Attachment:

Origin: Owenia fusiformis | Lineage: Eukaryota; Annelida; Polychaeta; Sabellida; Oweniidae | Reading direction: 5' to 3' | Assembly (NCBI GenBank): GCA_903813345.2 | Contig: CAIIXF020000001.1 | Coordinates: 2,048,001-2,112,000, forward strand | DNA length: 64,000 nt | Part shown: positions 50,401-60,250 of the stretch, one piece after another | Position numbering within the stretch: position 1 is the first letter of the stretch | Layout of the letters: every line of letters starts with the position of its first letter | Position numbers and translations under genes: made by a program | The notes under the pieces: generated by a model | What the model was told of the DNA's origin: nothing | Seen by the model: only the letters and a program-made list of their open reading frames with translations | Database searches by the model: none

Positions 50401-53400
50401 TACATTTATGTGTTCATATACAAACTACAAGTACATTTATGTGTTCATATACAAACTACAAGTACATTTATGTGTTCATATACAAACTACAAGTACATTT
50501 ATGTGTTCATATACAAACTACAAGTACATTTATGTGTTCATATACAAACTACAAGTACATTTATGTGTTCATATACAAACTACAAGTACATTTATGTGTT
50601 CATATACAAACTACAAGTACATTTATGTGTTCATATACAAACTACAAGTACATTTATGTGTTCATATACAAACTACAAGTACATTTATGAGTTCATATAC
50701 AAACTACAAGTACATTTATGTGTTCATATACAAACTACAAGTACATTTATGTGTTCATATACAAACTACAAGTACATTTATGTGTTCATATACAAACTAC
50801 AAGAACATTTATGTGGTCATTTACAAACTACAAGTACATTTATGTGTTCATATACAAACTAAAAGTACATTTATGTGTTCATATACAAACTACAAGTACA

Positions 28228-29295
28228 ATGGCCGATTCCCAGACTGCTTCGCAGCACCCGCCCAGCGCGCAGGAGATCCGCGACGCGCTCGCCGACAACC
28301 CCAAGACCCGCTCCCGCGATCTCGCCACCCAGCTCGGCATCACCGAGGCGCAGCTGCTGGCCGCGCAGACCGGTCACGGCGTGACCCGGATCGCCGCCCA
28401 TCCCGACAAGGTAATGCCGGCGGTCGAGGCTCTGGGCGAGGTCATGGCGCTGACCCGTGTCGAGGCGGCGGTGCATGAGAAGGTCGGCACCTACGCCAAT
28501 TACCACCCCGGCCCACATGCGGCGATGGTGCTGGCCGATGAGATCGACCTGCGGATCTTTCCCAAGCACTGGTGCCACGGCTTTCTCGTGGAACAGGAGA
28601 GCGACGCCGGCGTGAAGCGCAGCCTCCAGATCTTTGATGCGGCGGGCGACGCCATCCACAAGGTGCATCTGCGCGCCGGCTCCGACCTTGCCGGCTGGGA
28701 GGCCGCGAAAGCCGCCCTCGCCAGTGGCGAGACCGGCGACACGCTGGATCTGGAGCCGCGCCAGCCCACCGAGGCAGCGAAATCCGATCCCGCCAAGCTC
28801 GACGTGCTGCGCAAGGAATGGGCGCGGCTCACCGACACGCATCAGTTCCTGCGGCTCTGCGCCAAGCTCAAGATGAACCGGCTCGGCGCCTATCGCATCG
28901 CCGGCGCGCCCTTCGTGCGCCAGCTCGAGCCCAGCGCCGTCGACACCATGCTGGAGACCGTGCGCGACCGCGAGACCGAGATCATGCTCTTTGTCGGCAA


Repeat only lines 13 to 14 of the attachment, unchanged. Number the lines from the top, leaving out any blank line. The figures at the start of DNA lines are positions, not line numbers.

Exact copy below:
28601 GCGACGCCGGCGTGAAGCGCAGCCTCCAGATCTTTGATGCGGCGGGCGACGCCATCCACAAGGTGCATCTGCGCGCCGGCTCCGACCTTGCCGGCTGGGA
28701 GGCCGCGAAAGCCGCCCTCGCCAGTGGCGAGACCGGCGACACGCTGGATCTGGAGCCGCGCCAGCCCACCGAGGCAGCGAAATCCGATCCCGCCAAGCTC